# Chapter 2 Basics: C language

## 2.1 Introduction

Most of the firmware we encounter today is written in C. In recent months and years it seems like Rust gets a little bit traction in embedded development, but the majority still writes C. For reverse engineering and to understand things in an effective way, it is very helpful to understand some very basic concepts from C first, which is what we are going to do in the following chapter.

## 2.2 C language: General terms and concepts

Terms explained in this chapter:

• compile
• assemble
• translation unit
• object file
• relocatable object file
• executable object file
• ELF

Before we demystify how a firmware is build from source code, we need to introduce some terms, which are going to be important throughout the whole chapter. Figure 2.1 shows the different build stages of a firmware file, where source code files are translated into machine code

There are 3 basic steps which happen each time you build your software from its source code:

1. compile
2. assemble

A compiler converts a high-level language like C to assembly, then an assembler converts assembly to machine code.

The compiler translates one translation unit to assembly: Once you have written your code in a .c file (and maybe your .h), you have build your first translation unit. After the C Preprocessor combines the c and h files into one, the translation unit is ready to be translated by the compiler. Roughly you can say: One c file is one translation unit.

The next step is to assemble the compilers output (which is is written in assembly) into a object file. At the most abstract level a firmware consist of data and machine code. This data and machine code obviously need to be organized into a well known format, to be manageable and understandable by the different tools and the developer. An object file is exactly that. It is the organized version of the data and instructions, we wrote in C. Additionally there is some meta information, as we’ll see soon.

The object file format which we are going to focus on throughout this book is ELF (there are others). At the stage of the linker (see 2.1) the object files are called relocatable object files. Once all relocatable object files are linked into one, this file is called executable object file.

The linker links the relocatable object files into an executable object file as specified in a linker script. They do instruct the linker on how to glue the different object files together, to build the final executable. The format of the executable object file is also ELF. Chapter 5 explains a secure world linker script in detail.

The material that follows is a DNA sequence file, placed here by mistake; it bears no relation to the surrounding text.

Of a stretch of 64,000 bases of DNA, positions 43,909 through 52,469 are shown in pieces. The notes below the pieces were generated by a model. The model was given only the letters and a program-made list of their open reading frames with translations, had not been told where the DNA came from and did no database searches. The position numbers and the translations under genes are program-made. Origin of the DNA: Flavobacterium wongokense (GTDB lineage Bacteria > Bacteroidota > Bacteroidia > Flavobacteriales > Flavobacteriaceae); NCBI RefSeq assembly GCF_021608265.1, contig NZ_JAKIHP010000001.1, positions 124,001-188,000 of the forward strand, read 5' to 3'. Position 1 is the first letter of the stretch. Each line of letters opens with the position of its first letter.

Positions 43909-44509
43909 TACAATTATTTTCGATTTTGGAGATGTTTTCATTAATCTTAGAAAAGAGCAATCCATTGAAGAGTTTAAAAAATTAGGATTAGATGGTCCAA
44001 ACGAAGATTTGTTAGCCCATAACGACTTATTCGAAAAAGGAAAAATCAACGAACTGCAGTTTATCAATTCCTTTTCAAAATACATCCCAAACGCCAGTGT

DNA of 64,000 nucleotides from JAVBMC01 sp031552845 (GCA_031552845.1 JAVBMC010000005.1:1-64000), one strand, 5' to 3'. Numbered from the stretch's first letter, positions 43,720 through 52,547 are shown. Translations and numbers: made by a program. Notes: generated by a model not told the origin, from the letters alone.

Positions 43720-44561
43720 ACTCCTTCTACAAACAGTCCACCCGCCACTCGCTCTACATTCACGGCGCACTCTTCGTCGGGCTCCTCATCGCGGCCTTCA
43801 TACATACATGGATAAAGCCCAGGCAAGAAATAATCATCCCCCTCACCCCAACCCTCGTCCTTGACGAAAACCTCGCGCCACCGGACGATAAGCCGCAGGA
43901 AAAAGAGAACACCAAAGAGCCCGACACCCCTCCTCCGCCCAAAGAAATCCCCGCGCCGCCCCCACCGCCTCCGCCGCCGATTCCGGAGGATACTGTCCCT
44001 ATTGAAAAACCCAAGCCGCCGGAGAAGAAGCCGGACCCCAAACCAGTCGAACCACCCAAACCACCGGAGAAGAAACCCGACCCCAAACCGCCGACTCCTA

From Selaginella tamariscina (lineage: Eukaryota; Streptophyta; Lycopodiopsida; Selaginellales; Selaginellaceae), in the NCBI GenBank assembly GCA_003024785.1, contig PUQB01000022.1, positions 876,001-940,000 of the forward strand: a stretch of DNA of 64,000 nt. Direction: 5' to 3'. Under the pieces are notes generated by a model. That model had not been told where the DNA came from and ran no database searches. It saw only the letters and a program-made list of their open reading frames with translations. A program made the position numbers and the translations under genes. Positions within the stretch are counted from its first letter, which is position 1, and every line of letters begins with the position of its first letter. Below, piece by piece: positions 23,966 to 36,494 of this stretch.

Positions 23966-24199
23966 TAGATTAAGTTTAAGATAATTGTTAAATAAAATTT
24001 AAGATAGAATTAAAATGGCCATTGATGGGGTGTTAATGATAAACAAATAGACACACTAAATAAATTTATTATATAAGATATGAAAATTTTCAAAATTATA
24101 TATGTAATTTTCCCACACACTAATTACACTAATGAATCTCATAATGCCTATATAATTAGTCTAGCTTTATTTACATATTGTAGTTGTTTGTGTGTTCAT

You can find a graphical summary on the build process in figure 2.1.

To execute your ELF file your Linux Kernel uses a ELF loader, which reads and loads the ELF you want to execute into memory. When we talk about firmware, most often one last step is done to create a firmware image. So a SoC normally does not load ELF files.

In the following, I am going to use the term build process to refer to all three steps. When I try to reference a specific step, I’ll use the appropriate term: compile, assemble or link.

## 2.3 C objects and identifiers: Terms and Concepts

Terms explained in this chapter:

• object
• scope
• visibility
• identifier
• declaration
• definition
• initialization
• storage class
• storage duration
• extern specifier
• static specifier

An object in C is a region of data storage. They have different properties, which influence how they are handled during the build process. Keep in mind that the compiler and assembler always translate and assemble one translation unit. The linker then links those, so the following concepts and terms are relevant for one translation unit.

An object, as functions, enums, structs and so on are denoted by a identifier. A identifier has a scope, which is the portion of source it is visible. C has different kinds of scopes:

• block scope
• file scope
• function scope
int a; // scope: file
static int b; // scope: file

void main(int argc, int argv[]){  // argv and argc: function scope
int a; // scope: block. Hides the previous a (which has file scope)
...
}

The scope is an implicit property of an identifier. An identifier can only be used in the scope it is visible and often it is even destroyed, when its scope ends, e.g. a in main() is destroyed, after the function main ends.

To influence the visibility and lifetime of an object, you can change its storage class. There are two storage class specifiers, which influence two properties: the linkage and the storage duration:

• extern: external linkage, static duration
• static: internal linkage, static duration

Static duration means, that the variable lives trough the whole program lifetime (and not only in a block scope or function). All objects declared as static or extern have static storage duration. Linkage means, that the variable can be used in other scopes: Internal linkage meaning that the object can be used in all scopes of the current translation unit, external linkage means that the variable can even be used from scopes in other translation units!